At 9.00am after breakfast and having packed our bags, now lighter than the day before, we said bye to our fantastic host, Murage. Our goal was to arrive Old Moses Camp before 1pm fingers crossed there would be no rain along the way. One could not fathom that it was wet the previous night, the trek was absolutely dry however water flowing down to the rivers and a clear blue sky. We definitely met with a few guests who were heading towards Shiptons Camp and I told myself until the next time! I left Mt. Kenya yet again, feeling fulfilled rather than what one would say beleaguered by the summit experience, which is the reason like so many mountaineers I have met over time, I keep coming back! You want to climb Mount Kenya? Contact Robert the Guide on cell: +254 724 877 584 or +254 788 953 356 

Life Lessons Learnt Hiking Mt. Kenya

When I signed up to Mt.Kenya hike. My main goal was to get to the peak. Take some few pictures and say some wishes and gain some mileage for the day —as aim to clock my monthly mileage. Hiking Alongside three friends and other Mountain ultra-runners. The lessons I learnt came as a shock to me as no one prepared me. The highest Hill I have been to is Ngong Hills elevation 2,460 m and my first Mountain experience was Mt. Kenya back in August—which I did a mere 6Km out of the 16Km to Lenana Peak. As such I was eager to return back this time with the confidence that I would go beyond the 6km mark (Lunch place) and proceed to Lenana Peak.

The process was harrowing, mixed emotions and a lot of time in my hands to reflect on many questions. While I had thought this was just another fitness exercise to conquer one goal and tick my bucket-list. I learnt the following.

1. Strategy — hiking in the mountains requires fast and quick thinking. Sometimes it requires standing and looking at the resources around you to figure how to get from point A to B. First because it’s muddy, rocky, and swampy. You miss one step you either get an injury which you have to bear till you return to the base, or you fall and get wet, or your feet sink into the swamp as such— every move has to be weighed and calculated.

2. Resilience — for a very long time I turned down hiking adventures. One I regret most was in Norway. The thing is —you really need the passion and grit to hike. It’s a tiresome, gruel-some and demanding journey that needs you to be mentally ready. Your why has to be very strong otherwise giving up on the way can be quite easy and even the easier way out. As such, your capacity to stay when things are difficult is built through hiking. I learnt that challenging tasks can be done by focusing on small milestones. The bigger picture is what you see when walking from a distant and a motivator to keep you going!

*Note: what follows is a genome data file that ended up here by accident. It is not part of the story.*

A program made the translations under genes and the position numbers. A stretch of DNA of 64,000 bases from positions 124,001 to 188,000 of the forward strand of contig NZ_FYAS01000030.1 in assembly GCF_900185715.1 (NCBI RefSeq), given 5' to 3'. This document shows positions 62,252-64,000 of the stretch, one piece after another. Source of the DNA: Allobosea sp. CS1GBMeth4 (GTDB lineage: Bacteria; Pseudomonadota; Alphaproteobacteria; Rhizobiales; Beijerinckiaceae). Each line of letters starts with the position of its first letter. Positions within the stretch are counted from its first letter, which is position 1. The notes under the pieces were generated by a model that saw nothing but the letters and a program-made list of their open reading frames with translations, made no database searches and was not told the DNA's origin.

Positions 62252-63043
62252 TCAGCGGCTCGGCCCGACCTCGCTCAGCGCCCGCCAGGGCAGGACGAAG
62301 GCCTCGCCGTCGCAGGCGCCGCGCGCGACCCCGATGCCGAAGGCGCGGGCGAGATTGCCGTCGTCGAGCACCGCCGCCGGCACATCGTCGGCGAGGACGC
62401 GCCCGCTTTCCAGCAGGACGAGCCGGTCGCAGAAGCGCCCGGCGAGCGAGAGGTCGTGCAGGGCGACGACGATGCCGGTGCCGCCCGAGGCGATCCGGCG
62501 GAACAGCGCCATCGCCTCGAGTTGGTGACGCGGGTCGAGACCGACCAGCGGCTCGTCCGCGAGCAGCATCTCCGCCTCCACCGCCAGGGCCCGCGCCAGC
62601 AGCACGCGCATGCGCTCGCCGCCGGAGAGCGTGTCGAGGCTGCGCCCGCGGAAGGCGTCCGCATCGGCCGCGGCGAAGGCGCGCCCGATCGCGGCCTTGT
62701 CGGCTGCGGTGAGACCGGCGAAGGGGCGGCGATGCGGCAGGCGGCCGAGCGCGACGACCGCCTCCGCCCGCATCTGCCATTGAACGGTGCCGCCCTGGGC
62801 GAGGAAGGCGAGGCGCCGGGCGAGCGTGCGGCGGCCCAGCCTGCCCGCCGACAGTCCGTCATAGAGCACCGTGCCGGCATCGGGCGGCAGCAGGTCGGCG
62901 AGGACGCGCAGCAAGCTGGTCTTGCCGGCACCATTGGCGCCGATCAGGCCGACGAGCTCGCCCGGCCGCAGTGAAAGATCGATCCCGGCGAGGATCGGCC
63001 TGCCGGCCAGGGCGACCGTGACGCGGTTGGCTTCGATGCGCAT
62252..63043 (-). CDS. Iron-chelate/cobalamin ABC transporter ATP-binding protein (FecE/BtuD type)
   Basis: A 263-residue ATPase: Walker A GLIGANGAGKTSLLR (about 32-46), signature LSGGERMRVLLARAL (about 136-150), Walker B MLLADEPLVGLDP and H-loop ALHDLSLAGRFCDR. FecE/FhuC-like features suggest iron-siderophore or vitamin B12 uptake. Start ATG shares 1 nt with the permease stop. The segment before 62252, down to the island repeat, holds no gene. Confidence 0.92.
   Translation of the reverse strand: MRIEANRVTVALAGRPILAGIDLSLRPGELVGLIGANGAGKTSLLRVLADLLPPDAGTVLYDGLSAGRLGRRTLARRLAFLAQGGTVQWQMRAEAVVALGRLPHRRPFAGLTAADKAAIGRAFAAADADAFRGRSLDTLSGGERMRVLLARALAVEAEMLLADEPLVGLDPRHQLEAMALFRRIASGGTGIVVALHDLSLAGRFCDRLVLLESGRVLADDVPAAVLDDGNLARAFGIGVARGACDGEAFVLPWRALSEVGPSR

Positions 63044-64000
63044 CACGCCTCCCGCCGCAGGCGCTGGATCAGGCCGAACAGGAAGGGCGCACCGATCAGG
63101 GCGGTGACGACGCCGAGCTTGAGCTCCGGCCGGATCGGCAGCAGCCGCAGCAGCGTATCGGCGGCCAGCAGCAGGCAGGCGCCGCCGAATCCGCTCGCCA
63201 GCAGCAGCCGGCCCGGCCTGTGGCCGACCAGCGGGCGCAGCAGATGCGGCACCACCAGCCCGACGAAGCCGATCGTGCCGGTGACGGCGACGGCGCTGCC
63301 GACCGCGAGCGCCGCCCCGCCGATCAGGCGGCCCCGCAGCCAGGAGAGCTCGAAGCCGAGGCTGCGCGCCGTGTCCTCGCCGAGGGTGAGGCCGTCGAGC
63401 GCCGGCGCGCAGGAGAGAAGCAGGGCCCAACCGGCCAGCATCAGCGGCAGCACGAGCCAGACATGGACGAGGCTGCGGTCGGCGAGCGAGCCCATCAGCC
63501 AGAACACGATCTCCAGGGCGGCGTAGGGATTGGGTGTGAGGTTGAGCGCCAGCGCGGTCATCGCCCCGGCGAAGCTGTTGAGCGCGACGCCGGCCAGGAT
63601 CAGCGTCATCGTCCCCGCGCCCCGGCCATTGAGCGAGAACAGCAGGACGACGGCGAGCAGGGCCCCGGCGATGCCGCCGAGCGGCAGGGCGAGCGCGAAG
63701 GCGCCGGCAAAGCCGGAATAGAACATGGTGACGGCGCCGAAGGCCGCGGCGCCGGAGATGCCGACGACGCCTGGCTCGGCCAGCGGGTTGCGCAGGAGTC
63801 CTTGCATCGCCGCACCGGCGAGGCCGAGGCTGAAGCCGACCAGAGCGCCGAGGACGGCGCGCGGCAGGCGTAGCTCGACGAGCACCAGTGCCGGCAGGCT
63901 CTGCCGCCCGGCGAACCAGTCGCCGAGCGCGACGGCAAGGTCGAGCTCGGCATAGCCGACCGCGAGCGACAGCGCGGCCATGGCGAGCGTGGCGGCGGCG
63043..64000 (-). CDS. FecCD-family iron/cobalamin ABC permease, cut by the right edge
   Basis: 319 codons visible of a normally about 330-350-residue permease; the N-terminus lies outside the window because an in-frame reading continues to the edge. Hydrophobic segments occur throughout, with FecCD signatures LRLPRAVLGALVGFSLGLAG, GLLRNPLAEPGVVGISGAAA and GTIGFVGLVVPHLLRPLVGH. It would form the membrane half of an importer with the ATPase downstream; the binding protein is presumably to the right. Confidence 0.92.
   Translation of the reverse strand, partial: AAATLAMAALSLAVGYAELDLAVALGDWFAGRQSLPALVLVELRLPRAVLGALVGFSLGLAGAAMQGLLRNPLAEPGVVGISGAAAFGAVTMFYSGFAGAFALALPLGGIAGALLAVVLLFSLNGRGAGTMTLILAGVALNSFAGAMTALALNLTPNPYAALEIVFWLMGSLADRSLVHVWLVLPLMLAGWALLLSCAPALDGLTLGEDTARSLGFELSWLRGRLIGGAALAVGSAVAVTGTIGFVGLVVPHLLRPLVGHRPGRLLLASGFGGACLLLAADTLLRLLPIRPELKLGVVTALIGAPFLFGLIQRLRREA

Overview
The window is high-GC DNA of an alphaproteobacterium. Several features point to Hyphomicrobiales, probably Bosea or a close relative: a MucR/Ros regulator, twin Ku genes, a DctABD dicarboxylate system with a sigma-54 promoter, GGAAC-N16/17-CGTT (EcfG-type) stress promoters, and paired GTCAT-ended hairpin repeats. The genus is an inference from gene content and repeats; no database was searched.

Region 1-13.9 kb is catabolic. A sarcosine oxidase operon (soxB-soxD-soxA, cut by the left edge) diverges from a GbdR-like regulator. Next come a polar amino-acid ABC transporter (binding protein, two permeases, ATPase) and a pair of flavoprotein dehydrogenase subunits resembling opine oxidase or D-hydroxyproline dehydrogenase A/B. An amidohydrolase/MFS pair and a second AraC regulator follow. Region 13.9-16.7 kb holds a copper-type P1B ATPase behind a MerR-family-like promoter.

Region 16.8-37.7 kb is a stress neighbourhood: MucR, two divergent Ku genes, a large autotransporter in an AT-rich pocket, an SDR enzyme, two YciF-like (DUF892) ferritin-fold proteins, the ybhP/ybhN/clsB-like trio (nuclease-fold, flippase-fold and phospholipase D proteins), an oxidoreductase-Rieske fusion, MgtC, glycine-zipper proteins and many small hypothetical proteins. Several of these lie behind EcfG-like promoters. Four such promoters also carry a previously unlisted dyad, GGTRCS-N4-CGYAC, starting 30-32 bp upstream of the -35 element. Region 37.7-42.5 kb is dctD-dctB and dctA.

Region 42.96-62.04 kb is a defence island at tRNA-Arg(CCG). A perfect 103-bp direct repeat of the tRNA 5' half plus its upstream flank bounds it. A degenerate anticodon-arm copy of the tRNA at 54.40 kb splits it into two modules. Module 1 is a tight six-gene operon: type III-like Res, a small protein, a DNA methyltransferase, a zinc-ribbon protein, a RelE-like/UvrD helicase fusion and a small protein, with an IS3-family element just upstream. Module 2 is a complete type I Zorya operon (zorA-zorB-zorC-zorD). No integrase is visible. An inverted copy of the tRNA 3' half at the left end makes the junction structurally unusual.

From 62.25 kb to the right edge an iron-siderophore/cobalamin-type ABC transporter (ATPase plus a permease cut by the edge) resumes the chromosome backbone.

3. Faith — I would be lying if I told you I did this on my own. I obviously relied on my faith and strong belief system. When things got unbearable and looked like I was not going to make it. I focused on my faith. It all began by me having faith that I could do it. I continued to convince myself that I could and even reminded myself of scriptures that affirmed my position like Joshua 1:9 in particular. 'Be strong and courageous. Do not be afraid; do not be discouraged, for the Lord your God will be with you wherever you go.'

4. Coach — when we began our hike at the base. One of the Ultra runners who had organized the hike gave us some tips. Since this was a day hike and we needed to be back before 6pm. The only way we could get to the peak is if we did 20min per Km and got to Shiptons Camp (2km to Lenana) in 5hours time and descended back in less than 2 hours — to meet our goal. Throughout my journey I kept to the script. I could hear his voice echo in my head with these tips. It reminded me of my Swimming Coach in Uni —Coach Simon Munayi,. Coach Munayi had this thing of turning up when we were training, and he would shout your name if you were doing nonsense. The funny thing is at the end when the real competition came. It was my coach’s voice I would hear in my head as I competed. Find your coach the voice that speaks strongly and silences the rest. That’s what will keep you going.

5. Failure - be open to failSometimes we set very ambitious goals which we attain and sometimes we don’t. When you don’t attain your goals, try and understand why you didn’t and learn from it. While I set out to get to 16km aka peak of Lenana. I only got to 14km which was Shipton’s Camp. I could see Lenana very high and distant. My body, mind, spirit was worn out. I just couldn’t and time was not on my side. Decided to call it a day with the promise that I would return to finish the last 2km. I embraced my failure and realized I hadn’t prepared enough, and my body just told me I couldn’t by the headache, nausea and fatigue. Listen to your body!

6. Team — when we began hiking at 3km mark I was already thinking of returning, however the team I was with was so determined and they looked energetic—that I regained my energy walking with them. At some point on our return— I just lost the team and when we suddenly reconnected, they celebrated seeing us all together. I learnt that going to the top while a lonely and solitary journey. The team that supports you, walking alongside you determines how far you go. If you all resign and decide you can’t make it. Then none will get to their goal. So, find your tribe! That’s your team.

7. Practical Essentials— having the right gear for your hike is essential. The right shoes, tracks and even Waterproof jackets 🧥 Gore-Tex for that matter. There are many reviews online and shops locally where you can get affordable gear or grab when they have a sale.

8. Hiking in a Day – I would not advice hiking Mt. Kenya in a day if you have never done it. I happen to have grown in a high-altitude region and I adjust quickly to it. As such, if you want to enjoy Mt. Kenya do it in 5 days or 3 days.

Geoffrey Nevine — IT Services and IT Consulting